Some people are unable to quit because they fall victim to Analysis Paralysis. Analysis paralysis refers to a situation in which an individual or group is unable to move forward with a decision as a result of overanalyzing data or overthinking a problem. Such people overthink and overanalyze their circumstances and are overcautious; so much that they get stressed out and can no longer make any rational decision. They are constantly second-guessing everything, so they never actually get around to making the decision to quit because all the overthinking makes their minds go all blank.
Quitting is difficult. In fact, it can be one of the hardest decisions to make. We invest our energies, our emotions, our time and money into making things work. We put our heart and soul into something just so it could work, like a failing marriage, a career that’s not going anywhere, a business that’s making more losses than profit…
But in doing so, we forget that quitting is an option and that we are allowed to quit!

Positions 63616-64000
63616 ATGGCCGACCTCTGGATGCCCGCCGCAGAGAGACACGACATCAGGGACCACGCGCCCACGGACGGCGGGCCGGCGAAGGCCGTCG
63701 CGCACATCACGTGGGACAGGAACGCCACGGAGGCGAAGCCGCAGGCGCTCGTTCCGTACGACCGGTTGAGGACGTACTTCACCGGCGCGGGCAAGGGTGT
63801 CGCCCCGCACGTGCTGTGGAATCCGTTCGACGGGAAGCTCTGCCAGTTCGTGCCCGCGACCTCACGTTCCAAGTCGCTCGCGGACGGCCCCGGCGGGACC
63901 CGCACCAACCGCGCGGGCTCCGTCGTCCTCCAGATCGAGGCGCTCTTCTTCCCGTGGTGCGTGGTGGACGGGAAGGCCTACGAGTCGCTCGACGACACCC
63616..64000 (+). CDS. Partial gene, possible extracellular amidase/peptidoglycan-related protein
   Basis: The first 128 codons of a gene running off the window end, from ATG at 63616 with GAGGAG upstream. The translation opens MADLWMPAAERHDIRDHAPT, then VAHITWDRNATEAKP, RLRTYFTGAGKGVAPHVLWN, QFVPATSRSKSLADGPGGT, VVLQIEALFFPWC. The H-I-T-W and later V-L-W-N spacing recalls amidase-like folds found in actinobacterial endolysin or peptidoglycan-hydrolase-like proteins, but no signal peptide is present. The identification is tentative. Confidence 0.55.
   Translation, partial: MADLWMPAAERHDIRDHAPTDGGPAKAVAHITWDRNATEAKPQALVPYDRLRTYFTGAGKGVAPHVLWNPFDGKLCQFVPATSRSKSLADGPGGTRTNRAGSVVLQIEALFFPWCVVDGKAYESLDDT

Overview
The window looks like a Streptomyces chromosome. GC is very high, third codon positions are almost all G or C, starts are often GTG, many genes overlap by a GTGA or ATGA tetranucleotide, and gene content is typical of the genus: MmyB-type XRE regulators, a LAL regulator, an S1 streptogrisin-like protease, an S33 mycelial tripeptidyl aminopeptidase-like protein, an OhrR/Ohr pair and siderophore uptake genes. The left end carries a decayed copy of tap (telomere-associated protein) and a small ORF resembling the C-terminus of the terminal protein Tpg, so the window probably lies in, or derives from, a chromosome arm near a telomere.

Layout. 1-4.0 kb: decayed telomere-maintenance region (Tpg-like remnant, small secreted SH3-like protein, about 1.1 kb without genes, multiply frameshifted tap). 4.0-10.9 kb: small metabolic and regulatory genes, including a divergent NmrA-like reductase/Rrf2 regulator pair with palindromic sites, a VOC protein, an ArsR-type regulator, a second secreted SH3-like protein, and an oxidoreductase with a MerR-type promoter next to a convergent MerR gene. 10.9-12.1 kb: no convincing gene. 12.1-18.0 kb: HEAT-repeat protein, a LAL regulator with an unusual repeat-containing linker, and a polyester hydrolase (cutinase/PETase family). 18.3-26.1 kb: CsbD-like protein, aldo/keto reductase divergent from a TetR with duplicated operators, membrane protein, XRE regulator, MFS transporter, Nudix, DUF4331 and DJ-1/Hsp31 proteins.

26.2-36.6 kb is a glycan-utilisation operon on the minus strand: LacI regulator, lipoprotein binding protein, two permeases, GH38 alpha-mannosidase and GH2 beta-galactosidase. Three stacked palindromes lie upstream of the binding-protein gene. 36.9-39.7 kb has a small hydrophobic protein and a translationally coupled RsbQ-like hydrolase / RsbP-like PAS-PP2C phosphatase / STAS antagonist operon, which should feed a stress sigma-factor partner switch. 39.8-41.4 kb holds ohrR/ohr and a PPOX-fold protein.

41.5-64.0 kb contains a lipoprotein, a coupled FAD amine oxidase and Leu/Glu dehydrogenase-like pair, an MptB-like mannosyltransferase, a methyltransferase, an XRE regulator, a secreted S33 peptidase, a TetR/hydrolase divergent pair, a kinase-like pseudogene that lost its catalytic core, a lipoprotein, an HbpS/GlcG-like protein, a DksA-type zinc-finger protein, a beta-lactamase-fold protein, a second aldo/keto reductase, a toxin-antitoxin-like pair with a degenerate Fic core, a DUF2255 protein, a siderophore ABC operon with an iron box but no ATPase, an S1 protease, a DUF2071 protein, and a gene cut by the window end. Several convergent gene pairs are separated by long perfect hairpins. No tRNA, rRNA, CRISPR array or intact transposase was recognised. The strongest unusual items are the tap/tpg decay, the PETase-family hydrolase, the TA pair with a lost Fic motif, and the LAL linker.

Sometimes, quitting is necessary. It’s the only option. Would you rather go down with a sinking ship, or would you jump off and save your life?
Sometimes, quitting is the best thing you can do because all your hard work is pointless when your ladder is leaning against the wrong wall i.e. you’re putting all your efforts in the wrong direction.
It’s never really safe to quit. Quitting is always a risk. We are all living in our own bubbles of our comfort zone. We like to stay in our comfort zone because it is safe, predictable, and, of course, comfortable. We are afraid of stepping outside our comfort zone, our safety net, because of the unpredictability and uncertainty of what is in store for us once we are out of our bubble and exposed to all kinds of danger and threat (i.e. problems and obstacles).
But sometimes taking that big leap of faith is exactly what we need to become the person we’re meant to become. You don’t have to be optimistic and believe that everything will be all right. You do have to be realistic and expect that there will be problems and obstacles, but believe you will make it through.